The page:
Individual Deductions And Updates

Individual Deductions And Updates


The standard deduction for separate filers
is $12,200 and for joint filers it’s $24,400. Itemized deductions are more beneficial
if taxpayers bunched deductions into one year. The itemized deductions that may be
able to be shifted from year to year are real estate taxes, state income tax
estimates, charitable donations, and any large medical
procedures that can be planned. This bunching strategy needs to be
discussed with your tax advisor to be most beneficial. Some expenses are
limited or no longer available. Let’s discuss those expenses. State and
local tax deduction including sales, tax, property tax and state
income tax is limited to $10,000. Home office expenses and un-reimbursed
business expenses are no longer deductible if you are a W2 employee. Personal casualty and theft losses are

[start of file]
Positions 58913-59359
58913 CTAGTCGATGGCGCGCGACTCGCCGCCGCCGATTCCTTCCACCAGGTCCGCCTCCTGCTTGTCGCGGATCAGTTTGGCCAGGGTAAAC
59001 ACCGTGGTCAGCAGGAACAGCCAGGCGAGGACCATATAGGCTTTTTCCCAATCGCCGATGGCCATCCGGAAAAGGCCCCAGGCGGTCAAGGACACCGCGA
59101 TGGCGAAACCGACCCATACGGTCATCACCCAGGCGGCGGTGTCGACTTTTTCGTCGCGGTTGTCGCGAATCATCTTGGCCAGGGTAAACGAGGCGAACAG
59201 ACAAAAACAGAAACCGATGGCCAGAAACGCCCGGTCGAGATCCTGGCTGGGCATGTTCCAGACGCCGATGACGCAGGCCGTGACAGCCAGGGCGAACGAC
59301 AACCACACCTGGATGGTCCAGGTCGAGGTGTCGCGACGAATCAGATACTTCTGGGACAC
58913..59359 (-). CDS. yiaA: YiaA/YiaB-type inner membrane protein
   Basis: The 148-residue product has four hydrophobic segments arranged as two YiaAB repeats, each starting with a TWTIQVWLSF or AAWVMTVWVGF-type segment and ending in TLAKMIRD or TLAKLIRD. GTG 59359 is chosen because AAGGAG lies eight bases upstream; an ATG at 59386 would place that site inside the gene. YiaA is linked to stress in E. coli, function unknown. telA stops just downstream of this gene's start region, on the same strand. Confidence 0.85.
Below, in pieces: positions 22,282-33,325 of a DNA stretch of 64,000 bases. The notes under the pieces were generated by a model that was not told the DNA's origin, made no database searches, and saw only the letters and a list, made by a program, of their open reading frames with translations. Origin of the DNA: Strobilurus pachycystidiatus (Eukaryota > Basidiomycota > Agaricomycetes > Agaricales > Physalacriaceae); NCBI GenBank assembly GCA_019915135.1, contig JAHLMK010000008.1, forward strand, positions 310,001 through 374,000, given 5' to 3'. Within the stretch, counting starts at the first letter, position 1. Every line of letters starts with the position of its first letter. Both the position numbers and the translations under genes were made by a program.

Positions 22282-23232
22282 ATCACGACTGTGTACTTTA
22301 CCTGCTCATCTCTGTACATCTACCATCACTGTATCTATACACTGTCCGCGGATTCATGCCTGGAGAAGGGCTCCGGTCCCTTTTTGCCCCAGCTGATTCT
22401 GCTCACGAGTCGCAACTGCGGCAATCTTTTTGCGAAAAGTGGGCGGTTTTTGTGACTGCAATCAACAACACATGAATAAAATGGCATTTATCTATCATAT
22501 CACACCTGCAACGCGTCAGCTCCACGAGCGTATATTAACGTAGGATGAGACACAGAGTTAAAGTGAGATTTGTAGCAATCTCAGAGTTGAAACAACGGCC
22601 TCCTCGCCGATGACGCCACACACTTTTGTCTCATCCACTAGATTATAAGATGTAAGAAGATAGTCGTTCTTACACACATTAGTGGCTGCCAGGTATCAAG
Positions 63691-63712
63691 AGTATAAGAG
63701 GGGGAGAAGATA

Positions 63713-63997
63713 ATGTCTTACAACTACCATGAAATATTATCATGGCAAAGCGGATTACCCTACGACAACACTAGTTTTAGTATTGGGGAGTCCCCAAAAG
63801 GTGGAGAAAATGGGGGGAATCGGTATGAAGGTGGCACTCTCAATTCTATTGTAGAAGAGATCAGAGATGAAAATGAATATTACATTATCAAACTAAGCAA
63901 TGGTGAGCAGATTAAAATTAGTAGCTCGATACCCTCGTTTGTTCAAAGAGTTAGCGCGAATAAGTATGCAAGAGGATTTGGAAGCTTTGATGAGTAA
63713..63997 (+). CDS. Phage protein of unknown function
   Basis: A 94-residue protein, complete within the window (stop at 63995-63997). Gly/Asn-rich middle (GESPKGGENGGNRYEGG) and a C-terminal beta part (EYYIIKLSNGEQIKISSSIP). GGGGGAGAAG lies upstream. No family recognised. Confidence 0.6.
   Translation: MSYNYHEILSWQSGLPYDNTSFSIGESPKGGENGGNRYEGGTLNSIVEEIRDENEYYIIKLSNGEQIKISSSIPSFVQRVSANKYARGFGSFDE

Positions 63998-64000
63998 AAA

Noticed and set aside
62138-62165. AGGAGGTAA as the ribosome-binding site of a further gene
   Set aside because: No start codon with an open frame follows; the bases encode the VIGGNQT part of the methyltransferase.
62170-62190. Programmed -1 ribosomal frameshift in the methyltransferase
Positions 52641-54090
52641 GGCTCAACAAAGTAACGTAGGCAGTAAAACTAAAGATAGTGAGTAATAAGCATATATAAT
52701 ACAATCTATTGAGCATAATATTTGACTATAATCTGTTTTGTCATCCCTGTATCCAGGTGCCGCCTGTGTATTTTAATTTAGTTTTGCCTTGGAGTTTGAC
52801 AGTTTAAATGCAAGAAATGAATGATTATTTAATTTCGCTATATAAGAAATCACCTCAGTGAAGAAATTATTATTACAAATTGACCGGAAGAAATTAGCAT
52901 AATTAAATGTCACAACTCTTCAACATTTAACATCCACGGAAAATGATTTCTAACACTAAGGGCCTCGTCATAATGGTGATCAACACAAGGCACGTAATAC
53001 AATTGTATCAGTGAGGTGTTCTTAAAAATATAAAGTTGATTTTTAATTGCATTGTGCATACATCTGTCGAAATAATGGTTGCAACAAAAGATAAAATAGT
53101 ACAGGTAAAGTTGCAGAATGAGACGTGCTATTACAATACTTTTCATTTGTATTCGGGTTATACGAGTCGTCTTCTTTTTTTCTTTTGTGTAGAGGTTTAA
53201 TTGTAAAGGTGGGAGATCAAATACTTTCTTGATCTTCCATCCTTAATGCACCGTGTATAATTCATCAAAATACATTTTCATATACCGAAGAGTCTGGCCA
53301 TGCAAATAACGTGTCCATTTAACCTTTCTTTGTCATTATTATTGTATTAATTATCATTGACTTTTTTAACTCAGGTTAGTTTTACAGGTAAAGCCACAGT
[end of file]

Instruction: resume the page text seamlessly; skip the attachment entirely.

only allowed if it arises due to an event officially declared a federal
disaster area. Finally, work-related moving expenses are not
deductible except for members of the armed forces. Health savings accounts also known as
HSAs are available to participants in qualified high deductible health plans. You can contribute pretax income up to
$3,500 for self only coverage or $7,000 for family coverage into an
employer sponsored HSA account. HSA is can bear interest or be invested
growing tax deferred, similar to an IRA. Withdrawals for qualified medical expenses
are tax free and you can carry over a balance from year to year,
allowing the account to grow. Flexible spending accounts. Also known as FSAs can be funded with
$2,700 pretax income and an employer sponsored account, but have limitations on what can be
rolled over to the following year based on the employer plan. The plan pays or reimburses you
for qualified medical expenses. What you don’t use by the calendar
year’s end you generally lose.

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